I had been clutching fear so tightly that I was paralyzed.  As I began to let it go, there was room in my mind and heart for other emotions: understanding of what Dan had been going through for the past five years and the pain of bearing that burden all alone for so long; gratitude for his determination to live as an honest, loving, moral husband and father; trust that he really meant it; and, finally, peace.  When I stopped shouting so loudly inside my head, God was able to send me the peace that I needed.  I began to have specific, undeniable experiences that let me know God is aware of our little family at this moment of upheaval, and that He has not let go of Dan.  He is there, and He loves us.  I don't know what is coming in the future, but I do know that.

I began to hold on to peace and love with both hands, instead of fear and resentment.  As Dan and I have worked together through the inevitable issues this has brought forward, we have grown so much closer and more united.  And I have felt God's love stronger than at any time in my life.  I feel so grateful for Dan, for our family that has shown so much love and understanding, for a kind and thoughtful bishop who gave me a blessing that was literally a godsend, for a friend who took me to the temple and let me cry it all out to her, for a hundred moments of guidance and peace that I have felt in the past month.

How is it possibly that through losing so much, I feel like I have been given so much more?  How can having the foundation of our marriage and family swept away lead me to a stronger relationship with Dan and with God?  My only answer is the grace of God.  To me there is no other explanation for being able to overcome the overwhelmingly negative emotions with which I reacted, so quickly and completely. Dan doesn't explain it that way, of course.  And that hurts my heart, but I know that he is working so hard to be the kind of man he wants to be.  He is positive and supportive and so full of love.  And I am grateful for that.

It has been a two-steps-forward-one-step-back process -- sometimes a rogue wave of sadness pushes me back under for a while.  But instead of feeling like I'm drowning, I am trying to let my faith in Dan and in God pull me out again.  Dan and I are sailing our ship together. (Do you think I've beaten this metaphor to death yet?  Because I could go on...)

P.S.  Why am I putting something so personal out into the blogosphere?  First, I needed a way to let as many people as possible know about the change in our family.  The last month has left me emotionally and physically exhausted, and having to explain this to people over and over again just makes it harder.  This was the best solution for me, short of renting a billboard that says "Dan is leaving the church.  I'm okay.  Our marriage is not in danger.  Go back to your lives, citizens."  I don't mind talking about it, but having to break the news again and again is just too much for me right now.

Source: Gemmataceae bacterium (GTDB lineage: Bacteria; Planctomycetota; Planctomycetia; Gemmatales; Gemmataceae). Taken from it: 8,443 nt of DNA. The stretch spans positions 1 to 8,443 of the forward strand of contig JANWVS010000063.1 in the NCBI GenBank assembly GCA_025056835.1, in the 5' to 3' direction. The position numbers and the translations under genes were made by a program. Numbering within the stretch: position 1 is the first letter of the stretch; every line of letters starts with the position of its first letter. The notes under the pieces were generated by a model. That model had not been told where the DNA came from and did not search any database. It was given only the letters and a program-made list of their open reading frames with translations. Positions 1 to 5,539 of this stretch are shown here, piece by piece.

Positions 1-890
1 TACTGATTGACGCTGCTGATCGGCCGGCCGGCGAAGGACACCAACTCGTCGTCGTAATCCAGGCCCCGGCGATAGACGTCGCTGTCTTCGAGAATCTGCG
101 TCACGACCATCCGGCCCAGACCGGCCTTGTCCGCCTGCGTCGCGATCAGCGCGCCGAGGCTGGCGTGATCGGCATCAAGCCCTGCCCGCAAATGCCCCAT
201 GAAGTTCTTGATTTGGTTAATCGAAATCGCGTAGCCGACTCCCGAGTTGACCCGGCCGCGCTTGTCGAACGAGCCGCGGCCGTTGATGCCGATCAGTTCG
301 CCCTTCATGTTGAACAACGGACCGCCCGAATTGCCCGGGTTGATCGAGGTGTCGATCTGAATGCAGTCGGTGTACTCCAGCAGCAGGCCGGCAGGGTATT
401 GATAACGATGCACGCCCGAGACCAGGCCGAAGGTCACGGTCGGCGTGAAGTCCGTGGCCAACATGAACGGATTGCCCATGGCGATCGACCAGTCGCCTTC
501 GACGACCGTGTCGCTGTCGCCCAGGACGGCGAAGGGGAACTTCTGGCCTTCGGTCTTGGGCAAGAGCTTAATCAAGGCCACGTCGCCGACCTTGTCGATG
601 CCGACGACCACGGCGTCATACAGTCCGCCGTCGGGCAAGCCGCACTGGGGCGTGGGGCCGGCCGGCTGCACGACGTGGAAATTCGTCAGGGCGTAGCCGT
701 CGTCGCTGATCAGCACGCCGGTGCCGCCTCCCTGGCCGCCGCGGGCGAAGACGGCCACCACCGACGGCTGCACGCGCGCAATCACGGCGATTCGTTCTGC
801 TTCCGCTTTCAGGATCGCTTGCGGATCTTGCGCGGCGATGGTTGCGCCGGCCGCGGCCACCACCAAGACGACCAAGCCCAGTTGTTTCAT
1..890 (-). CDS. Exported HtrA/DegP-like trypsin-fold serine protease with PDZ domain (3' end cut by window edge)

Second, I guess I hope that this experience will help someone else.  I do not think I have suffered in some uniquely difficult way -- on the contrary, I think everyone goes through utterly heart-wrenching experiences at some point(s) in their lives.  But after this storm hit, when I went online, I couldn't find any experiences like mine.  Or like Dan's, that might help me to get some perspective.  This blog post is entirely my story, I realize.  Dan is going to write his own experience -- why he hid the truth for so long and what he wishes he'd done differently, as well as his experience with finally telling the truth -- and post it here as well.  People need to be able to talk about things and know they are not alone, whichever side of this kind of situation they're on.

P.P.S.  A note about commenting.  I think nearly everyone who reads this blog is made up of our family and friends, so I'm not that worried.  Please leave comments if you'd like -- nothing is worse than radio silence after putting something like this out there.  But I've seen too many mean, bitter, snarky, contentious comments on blogs not to be afraid of that one random person who, protected by the anonymity of the internet, decides to take in on themselves to inflict pain.  Please know that this is coming from an intensely personal and painful place in our very real lives.  If you don't have something nice to say, please just keep it to yourself and click to the next blog...